Summary: Eli, a Judge and High Priest of Israel, had a dysfunctional family? What went wrong? What are we doing wrong? Can God help us bring back our children?
A Very Functional Family
Over the past few years, there have been some very bad reports on the American family. As a matter of fact in every culture, it seems that families have been assaulted by every discourse in society. Ironically, it is the home that has lost its purpose in these times.
Newspapers are filled with news about broken, abusive, and distant homes where every member of the family is going outside the circle to get those missing ingredients to make them a complete individual. There are basically three different relationships carried on in the immediate family, spouse to spouse, parent to child, and sibling rivalries. I don’t know statistically which of the relationships is the most dominant, but the last few years have been very hard for the parent-child situation.
For example, there was a mother who let her two daughters go driving with their father whom she knew was intoxicated. The car skidded into a sewage pond in Wimberley, outside of Austin, and they all drowned. In Fort Worth, a three-year-old girl was beaten to death by her 21-year-old stepfather because she had a potty training accident. And the two most disturbing news that occurred within the last few years in regard to the parent-child relationship is one, the confession of a South Carolina mother to strapping her two boys, a three-year-old and a fourteen-month old, to their car seats, and Susan Smith put the car in gear and the car rolled into the bottom of John D. Long Lake where they drowned. Who can forget the tragedy that occurred in Rowlett, Texas four years ago? Darla Routier murdered her two sons for insurance money and lied and said that an intruder had assaulted them.
We look on these stories with great remorse, bitterness, and a sense of revenge. But spiritually, we are driving our children into the lake of destruction. The Adventist youth are getting fed up with the waywardness in both home and church. And unless we commit ourselves to God and His Holy Word, we cannot fill the gap between our children and us.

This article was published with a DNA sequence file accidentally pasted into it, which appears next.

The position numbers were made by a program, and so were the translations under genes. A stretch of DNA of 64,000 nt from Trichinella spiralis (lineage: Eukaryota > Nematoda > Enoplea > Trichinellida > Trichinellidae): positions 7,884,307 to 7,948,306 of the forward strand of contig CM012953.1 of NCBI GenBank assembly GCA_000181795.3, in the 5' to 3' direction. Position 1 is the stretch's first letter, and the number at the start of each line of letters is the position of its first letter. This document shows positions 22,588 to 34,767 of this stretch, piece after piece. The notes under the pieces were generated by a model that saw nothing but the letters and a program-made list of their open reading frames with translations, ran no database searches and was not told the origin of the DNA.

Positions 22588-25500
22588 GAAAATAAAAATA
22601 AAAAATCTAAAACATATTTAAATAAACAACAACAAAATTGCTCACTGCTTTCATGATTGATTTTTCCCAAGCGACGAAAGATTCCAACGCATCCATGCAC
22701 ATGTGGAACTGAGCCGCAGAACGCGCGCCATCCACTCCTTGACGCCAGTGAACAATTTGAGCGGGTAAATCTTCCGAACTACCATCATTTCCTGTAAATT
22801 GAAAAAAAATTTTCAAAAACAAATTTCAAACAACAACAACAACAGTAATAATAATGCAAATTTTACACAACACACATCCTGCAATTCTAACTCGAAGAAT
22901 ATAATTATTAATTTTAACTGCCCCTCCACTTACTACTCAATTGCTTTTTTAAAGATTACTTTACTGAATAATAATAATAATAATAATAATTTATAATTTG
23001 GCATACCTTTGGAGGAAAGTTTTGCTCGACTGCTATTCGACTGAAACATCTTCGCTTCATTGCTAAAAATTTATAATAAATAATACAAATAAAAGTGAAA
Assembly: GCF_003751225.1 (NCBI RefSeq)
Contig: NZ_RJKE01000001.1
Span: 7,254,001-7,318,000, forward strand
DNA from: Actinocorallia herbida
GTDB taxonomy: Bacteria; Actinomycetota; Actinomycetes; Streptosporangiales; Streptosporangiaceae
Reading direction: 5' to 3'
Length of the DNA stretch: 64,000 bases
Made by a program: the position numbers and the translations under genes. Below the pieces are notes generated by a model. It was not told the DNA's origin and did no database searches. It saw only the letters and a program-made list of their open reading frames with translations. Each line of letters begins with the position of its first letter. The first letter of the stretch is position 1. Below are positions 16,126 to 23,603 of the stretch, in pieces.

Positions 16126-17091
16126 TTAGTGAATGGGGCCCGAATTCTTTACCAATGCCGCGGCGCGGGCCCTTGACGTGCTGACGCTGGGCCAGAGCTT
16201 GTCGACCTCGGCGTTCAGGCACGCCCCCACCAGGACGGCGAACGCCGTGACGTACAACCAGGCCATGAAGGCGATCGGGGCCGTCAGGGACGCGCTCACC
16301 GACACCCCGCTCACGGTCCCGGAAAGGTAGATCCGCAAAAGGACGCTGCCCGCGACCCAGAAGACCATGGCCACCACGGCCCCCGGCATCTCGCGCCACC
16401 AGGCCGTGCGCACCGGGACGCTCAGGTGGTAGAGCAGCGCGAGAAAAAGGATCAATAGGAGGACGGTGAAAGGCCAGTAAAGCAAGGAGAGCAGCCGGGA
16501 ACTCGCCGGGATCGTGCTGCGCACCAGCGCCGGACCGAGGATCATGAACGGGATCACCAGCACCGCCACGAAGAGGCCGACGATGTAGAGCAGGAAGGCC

[INTRODUCE TOPIC & READ OPENING TEXT I SAM. 2:22-25, 28-30]
Eli had problems, Church. Some of the very same struggles that Christian parents deal with today. Phinehas and Hophni were more than a handful, for Eli let them control him. Loving peace and ease, he did not exercise his authority to correct the evil habits and passions of his children. Phinehas and Hophni had no respect for their father, the services in the sanctuary, and more than that they didn’t fear God. Holding the highest office on earth, Eli did not hold his sons to their high calling. He allowed them to defile the offerings of God, and never castigated them for their unholy acts.
Ellen White comments on their behavior in the book Patriarchs and Prophets, pages 576 and 577 she states:
The cause of transgression was apparent in the corruption and evil that marked the course of his sons. They had no proper appreciation of the character of God or of the sacredness of his law…Ungodliness, profligacy, and even idolatry prevailed to a certain extent.
God had appointed the sons of Aaron to the priesthood of his people. In the case of Eli, he was not only priest but judge of Israel. Eli fell short of his duty to govern his children. And the lack of discipline in his children caused many people to desert the services of the sanctuary. Phinehas and Hophni were so bad that the Spirit of God described them as being the “sons of Belial” which literally means sons without worth! (I Samuel 3:7)
Surrendered to evil passions, Hophni and Phinehas had no proper conception of the God they were suppose to serve. They enjoyed no communion with Him, felt no sympathy with His purposes, and had no sense of their obligation to Him. They merely employed their positions of hereditary right for their own selfish and corrupt ends. They robbed the people for the gratification of their own appetites. They robbed God not only of His portion of the sacrifices but also of the reverence and love of His worshippers. By their vile lusts they lowered the service of the Lord in the eyes of the people to the level of sensual orgies of the neighboring idol groves. Seventh Day Adventist Bible Commentary, volume 2, page 462
“Eli” is Hebrew for “My God.” It is no wonder that Paul telling Timothy if a man desired the office of an elder he must manage his house well because if he cannot manage his own house, how can he take care of the Lord’s house. (I Timothy 3:4, 5) Eli was a type of Christ and presented the plan of salvation to the people in the services of the sanctuary. But in the case of his children he failed to exemplify the character of God because the scriptures plainly tells us that whom the Lord loves he disciplines, and punishes everyone He accepts as a son. (Hebrews 12:6) Eli thought that the behavior of his children would change if they had been allowed to participate in the temple services. He knew of the consequences that faced his children if they did not stop. [READ DEUTERONOMY 21:18-21]